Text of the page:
6 key insights from the latest IPCC climate report


A roller coaster is seen in the ocean in the aftermath of Hurricane Sandy in Seaside Heights, New Jersey


Since 1990, the United Nations’ Intergovernmental Panel on Climate Change (IPCC) has released a series of reports that assess the latest data and research on climate change.

The reports are issued approximately every five years. In September 2013, the IPCC issued its newest round of reports by sharing the latest science, concluding with more confidence than ever that humans are responsible and that weather will likely get even more extreme, along with many other key findings.

The newest report, released today, looks at impacts, adaptation and vulnerability. Next month comes the 3rd report in the 3-part series that makes up the IPCC’s 5th Assessment Report (IPCC AR5); it focuses on mitigation—that is, actions to limit the magnitude and rate of climate change.

Over 600 scientists and experts from at least 70 countries were involved in writing this latest installment of the IPCC AR5, which is referred to as Working Group II. Representatives from 195 nations had to approve of the Summary for Policymakers document line-by-line.

The report’s content focuses on three topics:

  • Impacts: effects of climate change on people, society, and ecosystems
  • Adaptation: actions to limit our risks to climate change
  • Vulnerability: the susceptibility of the human and natural worlds to climate change

Here are six key findings from the new lPCC report:

1.       Climate change is now everywhere. Impacts have been found on every continent and across all oceans. Both human and natural systems are experiencing the far-reaching and ever-growing effects: water resources are shrinking; terrestrial, freshwater, and marine species have changed their ways of life; major crop yields have decreased; and heat-related deaths have risen.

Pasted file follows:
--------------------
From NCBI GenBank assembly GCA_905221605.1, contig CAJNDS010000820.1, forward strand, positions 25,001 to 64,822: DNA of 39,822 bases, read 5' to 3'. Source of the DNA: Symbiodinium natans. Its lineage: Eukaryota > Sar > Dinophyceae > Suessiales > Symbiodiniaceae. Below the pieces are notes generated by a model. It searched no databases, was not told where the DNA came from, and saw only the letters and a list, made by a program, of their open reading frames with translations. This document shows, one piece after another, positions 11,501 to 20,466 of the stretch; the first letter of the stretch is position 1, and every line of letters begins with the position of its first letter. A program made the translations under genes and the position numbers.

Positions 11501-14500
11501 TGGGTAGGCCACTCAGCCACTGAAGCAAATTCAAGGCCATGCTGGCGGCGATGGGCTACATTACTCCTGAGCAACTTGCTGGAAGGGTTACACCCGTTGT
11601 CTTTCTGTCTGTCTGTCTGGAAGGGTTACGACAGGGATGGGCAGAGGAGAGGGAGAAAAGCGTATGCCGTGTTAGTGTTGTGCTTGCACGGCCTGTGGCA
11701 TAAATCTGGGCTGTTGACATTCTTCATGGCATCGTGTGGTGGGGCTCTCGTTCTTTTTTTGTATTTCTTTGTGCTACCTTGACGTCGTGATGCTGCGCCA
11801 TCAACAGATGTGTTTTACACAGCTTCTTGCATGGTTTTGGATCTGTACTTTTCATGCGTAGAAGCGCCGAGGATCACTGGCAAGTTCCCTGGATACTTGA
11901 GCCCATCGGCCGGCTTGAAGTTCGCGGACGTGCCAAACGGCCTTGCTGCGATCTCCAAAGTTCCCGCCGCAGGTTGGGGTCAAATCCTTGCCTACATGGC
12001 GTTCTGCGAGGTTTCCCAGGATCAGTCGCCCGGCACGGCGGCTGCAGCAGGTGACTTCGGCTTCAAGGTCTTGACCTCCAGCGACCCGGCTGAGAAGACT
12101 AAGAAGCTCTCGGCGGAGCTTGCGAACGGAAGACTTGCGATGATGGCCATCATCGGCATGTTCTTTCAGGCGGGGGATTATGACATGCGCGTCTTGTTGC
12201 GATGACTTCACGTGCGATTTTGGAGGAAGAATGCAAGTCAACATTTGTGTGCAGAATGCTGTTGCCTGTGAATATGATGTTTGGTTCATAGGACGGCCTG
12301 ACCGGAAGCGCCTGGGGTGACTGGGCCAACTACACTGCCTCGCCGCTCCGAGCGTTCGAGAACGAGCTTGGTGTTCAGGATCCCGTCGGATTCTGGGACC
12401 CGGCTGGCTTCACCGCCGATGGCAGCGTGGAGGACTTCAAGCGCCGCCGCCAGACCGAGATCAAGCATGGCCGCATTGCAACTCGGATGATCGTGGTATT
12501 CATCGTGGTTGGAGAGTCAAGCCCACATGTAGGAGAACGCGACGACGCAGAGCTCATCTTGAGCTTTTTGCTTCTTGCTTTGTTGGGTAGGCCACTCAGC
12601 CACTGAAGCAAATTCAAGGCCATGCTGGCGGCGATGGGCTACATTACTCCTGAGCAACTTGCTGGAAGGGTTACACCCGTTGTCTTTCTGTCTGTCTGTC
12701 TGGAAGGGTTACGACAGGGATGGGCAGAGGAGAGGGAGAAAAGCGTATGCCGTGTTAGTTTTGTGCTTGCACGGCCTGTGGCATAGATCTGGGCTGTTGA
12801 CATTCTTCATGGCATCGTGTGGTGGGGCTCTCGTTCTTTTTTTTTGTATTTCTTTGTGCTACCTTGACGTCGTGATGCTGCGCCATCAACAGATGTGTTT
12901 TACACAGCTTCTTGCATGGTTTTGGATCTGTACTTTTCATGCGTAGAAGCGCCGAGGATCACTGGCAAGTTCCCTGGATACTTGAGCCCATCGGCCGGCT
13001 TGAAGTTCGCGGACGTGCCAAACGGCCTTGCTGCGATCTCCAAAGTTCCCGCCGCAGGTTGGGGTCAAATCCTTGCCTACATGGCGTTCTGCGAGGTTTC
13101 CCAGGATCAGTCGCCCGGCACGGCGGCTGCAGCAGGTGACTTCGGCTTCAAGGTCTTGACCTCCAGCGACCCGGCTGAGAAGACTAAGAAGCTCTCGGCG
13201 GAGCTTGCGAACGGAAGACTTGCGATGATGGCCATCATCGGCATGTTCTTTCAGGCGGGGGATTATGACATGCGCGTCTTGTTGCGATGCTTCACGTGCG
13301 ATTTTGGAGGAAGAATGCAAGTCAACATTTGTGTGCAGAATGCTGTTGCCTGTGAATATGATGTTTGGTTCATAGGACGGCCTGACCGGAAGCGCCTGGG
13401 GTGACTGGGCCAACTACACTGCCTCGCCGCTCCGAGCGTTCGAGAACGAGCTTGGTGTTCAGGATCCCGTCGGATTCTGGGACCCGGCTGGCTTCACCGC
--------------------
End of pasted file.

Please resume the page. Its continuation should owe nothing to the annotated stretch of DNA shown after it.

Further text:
2.       Humans and ecosystems are both vulnerable. Climate events such as heat waves, droughts, floods, and wildfires alter ecosystems; disrupt food production and water supply; damage infrastructure and settlements; cause sickness and mortality; and adversely affect mental health and human livelihood. However, people who are socially, economically, culturally, politically, institutionally, or otherwise marginalized are especially vulnerable.

 3.       Food security, water resources, human health, ecosystems, and the economy are all at stake. While the degree of risks varies based on climatic and non-climatic factors, scientists are confident that human and natural systems are threatened with continued warming. ‘Runaway’ warming (a global temperature increase of 4˚C (7.2˚F) above preindustrial levels—we are currently at 0.86˚C (1.5˚F)) could make normal activities like growing food or working outdoors impossible in many regions.

 4.       Many global risks of climate change are concentrated in urban areas. Heat stress, extreme precipitation, inland and coastal flooding, landslides, air pollution, drought, and water scarcity pose risks in urban areas for people, assets, economies, and ecosystems.

Building resilience is critical to limiting risks… Even the most rigorous mitigation tactics still won’t eliminate some additional warming. The upshot: there are countless opportunities for local, state, and national governments to plan and implement adaptation efforts, and also opportunities for public and private engagements. The down side: several barriers to adaptation still exist (such as legal and financial constraints), and if heat-trapping gas emissions remain unabated and the Earth warms by 4˚C (7.2˚F), the impacts may grow larger than our capacity to adapt.

 6.       …but cutting heat-trapping gas emissions is essential. Delaying mitigation actions will likely reduce options for climate-resilient pathways, and make them much less affordable. Fortunately, we can solve two problems at once; examples of actions that build resilience and cut gas emissions include: improved energy efficiency and cleaner energy sources; reduced energy and water consumption in urban areas through greening cities and recycling water; sustainable agriculture and forestry; and protection of ecosystems for carbon storage and other ecosystem services. 

Ilissa Ocko

Ilissa Ocko

A scientist who explains climate change for a lay person.

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